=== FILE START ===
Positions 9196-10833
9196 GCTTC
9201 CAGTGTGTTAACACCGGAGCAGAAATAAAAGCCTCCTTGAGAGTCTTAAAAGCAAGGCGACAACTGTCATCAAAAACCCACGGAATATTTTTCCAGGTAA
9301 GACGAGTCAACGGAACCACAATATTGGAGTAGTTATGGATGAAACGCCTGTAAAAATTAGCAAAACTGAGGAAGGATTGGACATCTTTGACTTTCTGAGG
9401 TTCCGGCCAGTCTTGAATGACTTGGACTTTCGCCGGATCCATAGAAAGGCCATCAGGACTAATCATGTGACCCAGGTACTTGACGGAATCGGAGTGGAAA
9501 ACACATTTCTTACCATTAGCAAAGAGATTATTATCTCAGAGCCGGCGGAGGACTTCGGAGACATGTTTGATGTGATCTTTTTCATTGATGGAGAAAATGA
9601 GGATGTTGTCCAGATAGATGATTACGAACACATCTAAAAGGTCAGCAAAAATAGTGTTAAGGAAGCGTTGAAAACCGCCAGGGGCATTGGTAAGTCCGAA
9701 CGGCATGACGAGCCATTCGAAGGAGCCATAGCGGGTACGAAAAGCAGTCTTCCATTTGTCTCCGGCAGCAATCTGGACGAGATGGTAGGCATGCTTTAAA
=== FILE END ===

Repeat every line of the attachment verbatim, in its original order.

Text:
Positions 9196-10833
9196 GCTTC
9201 CAGTGTGTTAACACCGGAGCAGAAATAAAAGCCTCCTTGAGAGTCTTAAAAGCAAGGCGACAACTGTCATCAAAAACCCACGGAATATTTTTCCAGGTAA
9301 GACGAGTCAACGGAACCACAATATTGGAGTAGTTATGGATGAAACGCCTGTAAAAATTAGCAAAACTGAGGAAGGATTGGACATCTTTGACTTTCTGAGG
9401 TTCCGGCCAGTCTTGAATGACTTGGACTTTCGCCGGATCCATAGAAAGGCCATCAGGACTAATCATGTGACCCAGGTACTTGACGGAATCGGAGTGGAAA
9501 ACACATTTCTTACCATTAGCAAAGAGATTATTATCTCAGAGCCGGCGGAGGACTTCGGAGACATGTTTGATGTGATCTTTTTCATTGATGGAGAAAATGA
9601 GGATGTTGTCCAGATAGATGATTACGAACACATCTAAAAGGTCAGCAAAAATAGTGTTAAGGAAGCGTTGAAAACCGCCAGGGGCATTGGTAAGTCCGAA
9701 CGGCATGACGAGCCATTCGAAGGAGCCATAGCGGGTACGAAAAGCAGTCTTCCATTTGTCTCCGGCAGCAATCTGGACGAGATGGTAGGCATGCTTTAAA